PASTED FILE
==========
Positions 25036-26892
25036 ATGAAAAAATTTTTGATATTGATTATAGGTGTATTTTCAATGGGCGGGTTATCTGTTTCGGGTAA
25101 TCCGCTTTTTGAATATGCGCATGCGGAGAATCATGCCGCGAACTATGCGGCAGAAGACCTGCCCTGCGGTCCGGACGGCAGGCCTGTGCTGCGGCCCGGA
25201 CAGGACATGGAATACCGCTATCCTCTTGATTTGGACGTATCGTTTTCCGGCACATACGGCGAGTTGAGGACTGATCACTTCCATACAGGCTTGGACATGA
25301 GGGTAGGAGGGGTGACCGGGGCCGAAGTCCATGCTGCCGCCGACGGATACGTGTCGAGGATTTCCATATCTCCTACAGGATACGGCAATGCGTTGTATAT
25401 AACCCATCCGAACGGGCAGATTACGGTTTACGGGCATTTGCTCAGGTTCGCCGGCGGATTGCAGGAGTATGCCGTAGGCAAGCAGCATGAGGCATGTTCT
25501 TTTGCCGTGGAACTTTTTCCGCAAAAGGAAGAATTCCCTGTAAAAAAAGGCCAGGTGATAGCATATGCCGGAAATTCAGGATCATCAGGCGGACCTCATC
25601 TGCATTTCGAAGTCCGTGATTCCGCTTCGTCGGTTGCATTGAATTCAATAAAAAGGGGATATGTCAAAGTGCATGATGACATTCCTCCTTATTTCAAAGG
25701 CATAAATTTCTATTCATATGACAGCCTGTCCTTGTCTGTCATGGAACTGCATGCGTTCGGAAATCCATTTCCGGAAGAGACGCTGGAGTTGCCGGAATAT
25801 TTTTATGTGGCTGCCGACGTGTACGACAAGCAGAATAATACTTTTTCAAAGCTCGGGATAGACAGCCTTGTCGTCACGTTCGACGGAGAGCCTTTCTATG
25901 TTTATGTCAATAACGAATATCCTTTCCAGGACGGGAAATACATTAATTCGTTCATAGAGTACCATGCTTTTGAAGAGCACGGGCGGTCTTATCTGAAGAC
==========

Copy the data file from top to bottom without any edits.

Positions 25036-26892
25036 ATGAAAAAATTTTTGATATTGATTATAGGTGTATTTTCAATGGGCGGGTTATCTGTTTCGGGTAA
25101 TCCGCTTTTTGAATATGCGCATGCGGAGAATCATGCCGCGAACTATGCGGCAGAAGACCTGCCCTGCGGTCCGGACGGCAGGCCTGTGCTGCGGCCCGGA
25201 CAGGACATGGAATACCGCTATCCTCTTGATTTGGACGTATCGTTTTCCGGCACATACGGCGAGTTGAGGACTGATCACTTCCATACAGGCTTGGACATGA
25301 GGGTAGGAGGGGTGACCGGGGCCGAAGTCCATGCTGCCGCCGACGGATACGTGTCGAGGATTTCCATATCTCCTACAGGATACGGCAATGCGTTGTATAT
25401 AACCCATCCGAACGGGCAGATTACGGTTTACGGGCATTTGCTCAGGTTCGCCGGCGGATTGCAGGAGTATGCCGTAGGCAAGCAGCATGAGGCATGTTCT
25501 TTTGCCGTGGAACTTTTTCCGCAAAAGGAAGAATTCCCTGTAAAAAAAGGCCAGGTGATAGCATATGCCGGAAATTCAGGATCATCAGGCGGACCTCATC
25601 TGCATTTCGAAGTCCGTGATTCCGCTTCGTCGGTTGCATTGAATTCAATAAAAAGGGGATATGTCAAAGTGCATGATGACATTCCTCCTTATTTCAAAGG
25701 CATAAATTTCTATTCATATGACAGCCTGTCCTTGTCTGTCATGGAACTGCATGCGTTCGGAAATCCATTTCCGGAAGAGACGCTGGAGTTGCCGGAATAT
25801 TTTTATGTGGCTGCCGACGTGTACGACAAGCAGAATAATACTTTTTCAAAGCTCGGGATAGACAGCCTTGTCGTCACGTTCGACGGAGAGCCTTTCTATG
25901 TTTATGTCAATAACGAATATCCTTTCCAGGACGGGAAATACATTAATTCGTTCATAGAGTACCATGCTTTTGAAGAGCACGGGCGGTCTTATCTGAAGAC